Copying log to file share in realtime (or close)

  • Hey All,

    I've been asked to set up a script (or something) that will copy the log file of one of our applications (running on CentOS 6 at the moment) over to a Windows file server. Apparently SSHing into a Linux box and grepping through logs is intimidating to some...who would've thought? Heh...

    At any rate, my initial thought was to write a script that basically does a "tail -f" on the log and writes to a file on the file share, but I think this may be problematic even with using autofs to mount the Windows share.

    I could just write a script that copies the entire log over every x minutes and overwrite the existing file on the share. But that's not very efficient.

    Or perhaps I could do it in 2 stages. Stage 1 would be a tail -f that writes to a local file, then a second process (stage 2) takes the "tail" results and tacks it to the end of the existing file on the share every x interval. Stage 2 can ensure the file share is available, and if it's not exit and try again on the next interval.

    Or, maybe there is a completely better way to approach this all together?

    What are y'all's thoughts?

  • Use logstash or something similar to push the logs to a remote server. Here's a discussion from a few years back --

  • @Danp Wow, I can't believe I didn't think of doing a simple search for "centralized log management". Take my IT card...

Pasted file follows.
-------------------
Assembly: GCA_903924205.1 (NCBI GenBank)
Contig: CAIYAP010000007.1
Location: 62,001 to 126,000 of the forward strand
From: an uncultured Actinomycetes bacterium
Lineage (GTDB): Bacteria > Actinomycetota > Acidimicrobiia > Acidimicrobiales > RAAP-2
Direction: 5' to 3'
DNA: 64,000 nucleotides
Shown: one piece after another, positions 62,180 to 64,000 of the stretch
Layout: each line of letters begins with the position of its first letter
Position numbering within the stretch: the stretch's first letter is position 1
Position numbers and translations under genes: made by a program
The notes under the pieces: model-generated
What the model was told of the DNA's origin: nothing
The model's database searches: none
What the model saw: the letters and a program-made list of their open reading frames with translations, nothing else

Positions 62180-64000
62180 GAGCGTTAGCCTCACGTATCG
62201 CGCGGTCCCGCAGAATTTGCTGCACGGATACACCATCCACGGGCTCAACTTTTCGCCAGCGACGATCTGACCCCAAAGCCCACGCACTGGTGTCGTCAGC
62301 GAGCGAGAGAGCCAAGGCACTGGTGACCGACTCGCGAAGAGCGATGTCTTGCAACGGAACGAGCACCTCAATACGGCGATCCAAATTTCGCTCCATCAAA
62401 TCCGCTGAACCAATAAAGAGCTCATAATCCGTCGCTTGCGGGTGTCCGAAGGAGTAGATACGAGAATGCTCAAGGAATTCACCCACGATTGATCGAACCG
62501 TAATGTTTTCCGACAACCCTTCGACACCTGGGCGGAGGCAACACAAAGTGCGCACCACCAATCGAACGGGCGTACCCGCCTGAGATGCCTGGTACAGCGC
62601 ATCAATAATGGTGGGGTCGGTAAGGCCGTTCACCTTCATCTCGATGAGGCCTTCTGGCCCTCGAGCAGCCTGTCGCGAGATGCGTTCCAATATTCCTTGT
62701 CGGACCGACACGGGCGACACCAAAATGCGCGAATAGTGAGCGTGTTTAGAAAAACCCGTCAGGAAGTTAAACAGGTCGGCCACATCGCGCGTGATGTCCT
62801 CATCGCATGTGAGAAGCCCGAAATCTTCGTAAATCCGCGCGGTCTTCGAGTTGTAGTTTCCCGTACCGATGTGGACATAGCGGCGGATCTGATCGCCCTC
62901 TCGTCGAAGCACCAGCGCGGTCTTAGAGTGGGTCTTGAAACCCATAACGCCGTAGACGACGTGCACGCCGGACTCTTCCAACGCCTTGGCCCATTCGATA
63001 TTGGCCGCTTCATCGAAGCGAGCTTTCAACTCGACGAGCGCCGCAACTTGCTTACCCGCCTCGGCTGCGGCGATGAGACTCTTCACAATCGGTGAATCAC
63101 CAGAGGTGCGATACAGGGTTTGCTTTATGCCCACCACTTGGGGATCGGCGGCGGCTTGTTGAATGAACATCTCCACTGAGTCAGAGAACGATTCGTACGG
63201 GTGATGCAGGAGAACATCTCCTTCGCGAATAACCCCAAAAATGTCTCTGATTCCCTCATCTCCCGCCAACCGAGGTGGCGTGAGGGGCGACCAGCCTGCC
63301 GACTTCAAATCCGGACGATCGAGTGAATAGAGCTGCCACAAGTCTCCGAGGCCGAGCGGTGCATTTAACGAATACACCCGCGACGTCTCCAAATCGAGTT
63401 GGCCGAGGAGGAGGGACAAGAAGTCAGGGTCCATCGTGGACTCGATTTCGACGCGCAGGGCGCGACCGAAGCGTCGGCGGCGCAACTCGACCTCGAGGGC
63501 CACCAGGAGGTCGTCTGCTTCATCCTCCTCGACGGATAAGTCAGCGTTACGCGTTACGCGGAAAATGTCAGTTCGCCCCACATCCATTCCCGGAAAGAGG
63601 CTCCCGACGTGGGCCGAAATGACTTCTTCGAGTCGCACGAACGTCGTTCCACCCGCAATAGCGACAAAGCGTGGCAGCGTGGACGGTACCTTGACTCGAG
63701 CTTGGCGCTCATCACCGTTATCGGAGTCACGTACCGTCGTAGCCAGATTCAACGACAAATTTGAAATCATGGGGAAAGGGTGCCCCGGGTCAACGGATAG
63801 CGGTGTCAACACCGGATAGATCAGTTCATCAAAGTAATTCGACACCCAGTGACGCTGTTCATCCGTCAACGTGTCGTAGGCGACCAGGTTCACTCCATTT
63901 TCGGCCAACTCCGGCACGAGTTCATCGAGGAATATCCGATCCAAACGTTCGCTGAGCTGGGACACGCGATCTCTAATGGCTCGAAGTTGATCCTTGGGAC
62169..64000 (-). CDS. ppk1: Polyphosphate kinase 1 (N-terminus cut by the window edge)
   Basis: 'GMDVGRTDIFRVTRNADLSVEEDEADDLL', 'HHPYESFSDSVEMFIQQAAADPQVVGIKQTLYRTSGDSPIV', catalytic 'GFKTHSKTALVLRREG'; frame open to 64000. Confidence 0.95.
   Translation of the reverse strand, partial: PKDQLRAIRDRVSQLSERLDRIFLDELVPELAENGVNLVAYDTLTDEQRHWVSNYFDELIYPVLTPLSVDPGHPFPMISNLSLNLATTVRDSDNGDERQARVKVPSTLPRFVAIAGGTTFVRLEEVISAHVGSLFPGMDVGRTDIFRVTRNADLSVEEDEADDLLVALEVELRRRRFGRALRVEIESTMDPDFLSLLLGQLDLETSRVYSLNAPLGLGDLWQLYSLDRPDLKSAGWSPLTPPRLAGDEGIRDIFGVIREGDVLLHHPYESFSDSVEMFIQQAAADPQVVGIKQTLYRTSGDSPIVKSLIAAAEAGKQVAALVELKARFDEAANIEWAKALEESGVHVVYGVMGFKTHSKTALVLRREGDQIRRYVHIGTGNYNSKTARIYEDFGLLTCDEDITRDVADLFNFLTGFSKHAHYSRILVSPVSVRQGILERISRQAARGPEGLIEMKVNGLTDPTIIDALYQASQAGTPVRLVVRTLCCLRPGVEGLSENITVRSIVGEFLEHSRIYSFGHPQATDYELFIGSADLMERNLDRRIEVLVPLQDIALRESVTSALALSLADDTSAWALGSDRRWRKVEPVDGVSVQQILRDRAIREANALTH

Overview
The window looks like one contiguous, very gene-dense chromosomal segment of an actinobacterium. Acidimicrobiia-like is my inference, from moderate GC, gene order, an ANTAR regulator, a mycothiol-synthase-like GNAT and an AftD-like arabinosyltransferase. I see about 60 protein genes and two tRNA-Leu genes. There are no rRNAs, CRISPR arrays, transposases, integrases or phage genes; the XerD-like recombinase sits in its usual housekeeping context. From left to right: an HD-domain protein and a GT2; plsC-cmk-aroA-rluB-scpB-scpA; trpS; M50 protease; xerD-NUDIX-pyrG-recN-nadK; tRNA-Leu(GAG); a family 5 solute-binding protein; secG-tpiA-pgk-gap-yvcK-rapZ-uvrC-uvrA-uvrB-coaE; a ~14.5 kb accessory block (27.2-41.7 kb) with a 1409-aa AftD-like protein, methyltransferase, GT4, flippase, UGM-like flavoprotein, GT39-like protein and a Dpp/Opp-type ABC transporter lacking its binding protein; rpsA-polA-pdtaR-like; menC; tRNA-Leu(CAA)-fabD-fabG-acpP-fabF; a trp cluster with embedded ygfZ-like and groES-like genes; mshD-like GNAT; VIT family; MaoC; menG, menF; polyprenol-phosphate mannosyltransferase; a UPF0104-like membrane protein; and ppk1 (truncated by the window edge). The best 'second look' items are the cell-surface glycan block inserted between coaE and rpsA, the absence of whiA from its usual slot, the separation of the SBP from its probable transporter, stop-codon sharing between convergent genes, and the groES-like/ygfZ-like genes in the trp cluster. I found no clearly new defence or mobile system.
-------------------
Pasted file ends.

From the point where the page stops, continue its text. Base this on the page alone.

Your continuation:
• For Simplicity's sake, copying the file every x minutes via a cron job would be the easier option.

    Logstash or what-not would be a good long term goal.

  • @dafyre I am going to go down the rabbit hole of Logstash first, actually. I can think of many other logs I'd throw at something like that. It would be a very nice add to the arsenal.

    If I fail, or if folks are getting impatient, a cron job to do a simple copy will be plan B.

  • Even though you already found an answer, there's a couple of other things you can do. Since you are on CentO6, you can use inotify to keep the files synchronized. If you ever get to CentOS 7, you can do a similar task with a systemd.path unit.

  • @stacksofplates Thanks! I started down the path of Logstash/Greylog/others and realized that it's going to take a bit more of my bandwidth than I can dedicate at the moment. So I ended up throwing together a BASH script that'll copy the current log files over to the share every minute. It works for now...

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